Where Did All The Birds Go?
The Primary: The U.S. and Canada have lost 29 percent (about 3 billion) of their birds, according to a new study published in Science.
Who? What? Why?: The "biggest driver" is "habitat loss caused by humans for agriculture and urbanization," per Axios. Richard Gregory, professor at the University of London and member of the Royal Society for the Protection of Birds said, “Studies like this do suggest the potential of a systems collapse."
The Baseline: Can it be reversed? Well, the study states that prior actions to protect certain species have led to a revival. In other words, the duck hunter can become the duck saver.
From the Scientists: "The crisis for birds is a crisis for us all," say John Fitzpatrick and Peter Marra, directors of two major research institutes that conducted this study, in the New York Times. Marra and Fitzpatrick add even they were "shocked" by the results. They add: "We knew of well-documented losses among shorebirds and songbirds. But the magnitude of losses among 300 bird species was much larger than we had expected and alarmingly widespread across the continent."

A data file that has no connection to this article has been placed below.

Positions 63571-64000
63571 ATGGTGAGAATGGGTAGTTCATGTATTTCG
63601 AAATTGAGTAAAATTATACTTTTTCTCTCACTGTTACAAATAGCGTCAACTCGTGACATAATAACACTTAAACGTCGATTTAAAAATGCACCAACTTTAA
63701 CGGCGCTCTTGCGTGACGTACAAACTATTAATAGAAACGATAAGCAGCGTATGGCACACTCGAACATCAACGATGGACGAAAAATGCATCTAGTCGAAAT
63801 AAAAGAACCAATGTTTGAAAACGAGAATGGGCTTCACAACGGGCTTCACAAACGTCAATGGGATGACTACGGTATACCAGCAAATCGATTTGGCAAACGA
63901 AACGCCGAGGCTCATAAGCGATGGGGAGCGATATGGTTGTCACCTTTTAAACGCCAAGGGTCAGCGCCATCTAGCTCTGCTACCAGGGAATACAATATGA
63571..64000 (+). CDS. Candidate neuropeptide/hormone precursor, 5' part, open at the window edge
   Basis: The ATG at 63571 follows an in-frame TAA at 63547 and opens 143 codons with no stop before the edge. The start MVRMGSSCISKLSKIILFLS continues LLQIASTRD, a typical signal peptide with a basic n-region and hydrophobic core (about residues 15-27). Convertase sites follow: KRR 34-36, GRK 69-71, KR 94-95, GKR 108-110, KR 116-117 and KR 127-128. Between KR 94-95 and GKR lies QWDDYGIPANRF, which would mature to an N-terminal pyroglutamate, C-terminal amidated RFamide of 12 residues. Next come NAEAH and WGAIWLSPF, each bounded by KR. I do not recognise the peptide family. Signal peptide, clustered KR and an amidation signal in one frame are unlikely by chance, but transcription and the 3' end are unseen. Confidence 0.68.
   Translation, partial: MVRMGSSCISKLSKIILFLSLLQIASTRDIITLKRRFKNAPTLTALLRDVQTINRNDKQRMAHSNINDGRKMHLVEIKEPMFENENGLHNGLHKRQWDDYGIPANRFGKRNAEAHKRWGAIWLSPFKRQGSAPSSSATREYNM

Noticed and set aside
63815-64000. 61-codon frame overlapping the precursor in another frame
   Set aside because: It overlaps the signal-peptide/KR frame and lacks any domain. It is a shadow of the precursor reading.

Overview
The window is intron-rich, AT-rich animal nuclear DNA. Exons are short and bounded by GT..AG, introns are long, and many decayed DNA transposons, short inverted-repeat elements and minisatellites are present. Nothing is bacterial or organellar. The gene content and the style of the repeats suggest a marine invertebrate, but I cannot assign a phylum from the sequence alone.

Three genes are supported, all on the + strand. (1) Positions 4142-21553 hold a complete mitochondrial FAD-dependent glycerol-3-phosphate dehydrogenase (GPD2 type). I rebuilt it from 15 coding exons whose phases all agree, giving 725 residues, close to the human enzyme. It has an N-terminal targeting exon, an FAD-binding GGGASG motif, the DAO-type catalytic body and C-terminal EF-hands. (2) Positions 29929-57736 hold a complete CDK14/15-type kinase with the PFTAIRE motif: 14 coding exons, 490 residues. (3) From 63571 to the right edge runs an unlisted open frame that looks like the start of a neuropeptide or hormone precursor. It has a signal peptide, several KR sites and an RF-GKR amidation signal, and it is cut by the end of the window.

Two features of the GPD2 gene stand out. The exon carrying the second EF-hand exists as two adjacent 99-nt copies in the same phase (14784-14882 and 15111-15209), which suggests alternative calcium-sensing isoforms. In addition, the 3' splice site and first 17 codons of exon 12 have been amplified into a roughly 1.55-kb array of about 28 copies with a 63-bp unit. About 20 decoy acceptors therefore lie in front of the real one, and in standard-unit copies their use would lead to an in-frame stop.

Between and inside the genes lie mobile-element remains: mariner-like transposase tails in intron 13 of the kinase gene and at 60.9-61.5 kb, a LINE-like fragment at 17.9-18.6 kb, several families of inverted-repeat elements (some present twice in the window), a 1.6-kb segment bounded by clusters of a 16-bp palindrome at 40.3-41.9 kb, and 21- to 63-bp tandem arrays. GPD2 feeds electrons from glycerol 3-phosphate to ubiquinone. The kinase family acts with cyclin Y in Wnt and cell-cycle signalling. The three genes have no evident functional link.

Go Deeper: On Thursday, Jeff Bezos announced that Amazon will pledge to become carbon neutral by 2040 – ten years before the goal laid out in the Paris climate accord.